Skip main navigation

Hurry, only 9 days left to get one year of Unlimited learning for £249.99 £174.99. New subscribers only. T&Cs apply

Find out more

IHL Resources for businesses

IHL Resources for businesses
Doing responsible business in armed conflict guide

Australian Red Cross and RMIT University have developed a suite of resources and training materials for businesses. You will have been introduced to some of these already, over the past few weeks, but below is a convenient list and summary of these resources for your records.

War, Law and Business: A Module on International Humanitarian Law for Future Business Leaders

An interactive, immersive experience on international humanitarian law for future business leaders.

Launched in late 2021, War, Law and Business introduces future business leaders to the relevant rules and principles of international humanitarian law. Throughout the module, students learn about IHL as an ethical decision-making and evaluation framework that helps one manage the unique risks associated with doing business in a conflict-affected area and, most importantly, to uphold protections for the lives and dignity of civilians and local communities. More than a traditional e-learning module, this interactive role-play exercise places students in the shoes of the CEO of a global mining company and asks them to make a series of decisions to navigate their way out of a precarious and fast-moving dilemma.

War, Law and Business was designed for students in business-related disciplines (e.g. corporate social responsibility, business leadership and ethical decision-making). It aims to teach business students the significance and relevance of IHL to the corporate world and is the first educational tool of its kind. However, the module is also suitable for law students and is relevant to those already in industry, including early career professionals but also business managers, lawyers and in-house counsel, security personnel and other professionals. The insights shared in this module will be useful in helping corporate actors deepen their knowledge and understanding of IHL, and its relevance to business operations in fragile states and conflict-affected regions.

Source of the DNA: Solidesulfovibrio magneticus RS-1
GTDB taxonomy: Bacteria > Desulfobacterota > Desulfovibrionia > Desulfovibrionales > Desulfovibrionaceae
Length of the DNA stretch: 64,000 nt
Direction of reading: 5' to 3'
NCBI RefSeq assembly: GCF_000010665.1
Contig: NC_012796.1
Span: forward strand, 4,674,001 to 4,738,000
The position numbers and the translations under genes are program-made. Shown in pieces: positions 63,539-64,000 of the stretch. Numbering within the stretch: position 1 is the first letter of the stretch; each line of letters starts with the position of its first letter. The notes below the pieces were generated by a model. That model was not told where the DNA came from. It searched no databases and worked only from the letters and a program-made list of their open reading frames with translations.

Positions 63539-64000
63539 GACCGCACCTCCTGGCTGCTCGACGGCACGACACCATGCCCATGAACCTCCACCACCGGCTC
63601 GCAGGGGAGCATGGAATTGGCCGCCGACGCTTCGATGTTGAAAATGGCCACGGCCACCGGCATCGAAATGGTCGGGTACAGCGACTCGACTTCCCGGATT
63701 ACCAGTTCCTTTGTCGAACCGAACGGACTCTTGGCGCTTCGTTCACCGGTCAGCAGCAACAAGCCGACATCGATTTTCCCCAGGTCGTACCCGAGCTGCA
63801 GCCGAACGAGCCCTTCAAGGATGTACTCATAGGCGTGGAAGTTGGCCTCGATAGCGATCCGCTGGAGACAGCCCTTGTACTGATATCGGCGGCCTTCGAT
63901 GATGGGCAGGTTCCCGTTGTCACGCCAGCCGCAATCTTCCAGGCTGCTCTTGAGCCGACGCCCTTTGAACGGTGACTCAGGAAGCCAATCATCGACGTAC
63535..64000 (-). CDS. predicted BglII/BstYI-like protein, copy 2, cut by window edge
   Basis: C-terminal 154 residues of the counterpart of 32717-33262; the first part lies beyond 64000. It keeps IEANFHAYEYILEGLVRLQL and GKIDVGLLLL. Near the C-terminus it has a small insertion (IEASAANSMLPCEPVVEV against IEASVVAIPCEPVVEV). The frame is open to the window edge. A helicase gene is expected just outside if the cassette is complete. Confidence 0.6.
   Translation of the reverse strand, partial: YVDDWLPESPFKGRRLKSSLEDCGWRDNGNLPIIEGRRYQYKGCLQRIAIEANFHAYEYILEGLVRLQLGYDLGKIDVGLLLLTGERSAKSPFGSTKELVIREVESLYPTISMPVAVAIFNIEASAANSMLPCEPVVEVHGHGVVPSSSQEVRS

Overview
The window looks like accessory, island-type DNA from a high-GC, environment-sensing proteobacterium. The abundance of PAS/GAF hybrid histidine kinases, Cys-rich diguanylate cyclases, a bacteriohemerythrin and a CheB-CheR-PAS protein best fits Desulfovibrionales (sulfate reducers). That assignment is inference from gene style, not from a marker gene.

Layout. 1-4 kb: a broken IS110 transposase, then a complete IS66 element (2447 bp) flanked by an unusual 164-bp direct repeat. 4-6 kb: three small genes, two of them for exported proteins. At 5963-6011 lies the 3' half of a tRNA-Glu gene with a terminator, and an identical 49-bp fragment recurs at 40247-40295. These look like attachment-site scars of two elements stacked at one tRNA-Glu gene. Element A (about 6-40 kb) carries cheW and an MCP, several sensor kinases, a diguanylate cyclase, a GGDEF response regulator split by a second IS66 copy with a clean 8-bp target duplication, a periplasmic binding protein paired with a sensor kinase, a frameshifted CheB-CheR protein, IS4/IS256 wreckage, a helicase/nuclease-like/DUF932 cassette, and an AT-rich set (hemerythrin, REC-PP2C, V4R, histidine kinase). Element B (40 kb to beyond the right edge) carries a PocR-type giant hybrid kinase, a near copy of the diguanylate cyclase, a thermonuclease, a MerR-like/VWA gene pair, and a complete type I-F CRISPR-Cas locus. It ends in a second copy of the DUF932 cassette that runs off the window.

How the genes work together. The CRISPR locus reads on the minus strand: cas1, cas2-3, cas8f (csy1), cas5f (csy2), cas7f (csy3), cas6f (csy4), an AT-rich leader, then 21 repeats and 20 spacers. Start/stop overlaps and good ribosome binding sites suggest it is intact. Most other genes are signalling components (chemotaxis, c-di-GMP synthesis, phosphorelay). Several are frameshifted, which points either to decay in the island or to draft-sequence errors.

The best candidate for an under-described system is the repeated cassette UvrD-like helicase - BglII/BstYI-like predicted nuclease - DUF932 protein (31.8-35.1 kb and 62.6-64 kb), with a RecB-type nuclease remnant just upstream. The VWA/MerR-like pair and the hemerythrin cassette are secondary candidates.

Watch a teaser trailer video for the module.

This is an additional video, hosted on YouTube.

Access War, Law and Business: A Module on International Humanitarian Law for Future Business Leaders

Seven Indicators of Corporate Best Practice in International Humanitarian Law

An implementation framework for businesses wishing to integrate knowledge and respect for international humanitarian law into their policies and practices

Published in January 2021, ‘Seven Indicators of Corporate Best Practice in International Humanitarian Law’ is a best-practice framework. It aims to encourage businesses to integrate IHL into their existing human rights frameworks as a means of enhancing – not replacing – human rights due diligence processes, as called for by the UN Working Group on Business and Human Rights. The ideal time to deepen understanding of IHL and embed it into relevant policies and processes is before conflict or violence breaks out. We recommend this framework to all companies whose business activities or supply chains run through, or in the future are anticipated to run through, conflict-affected areas.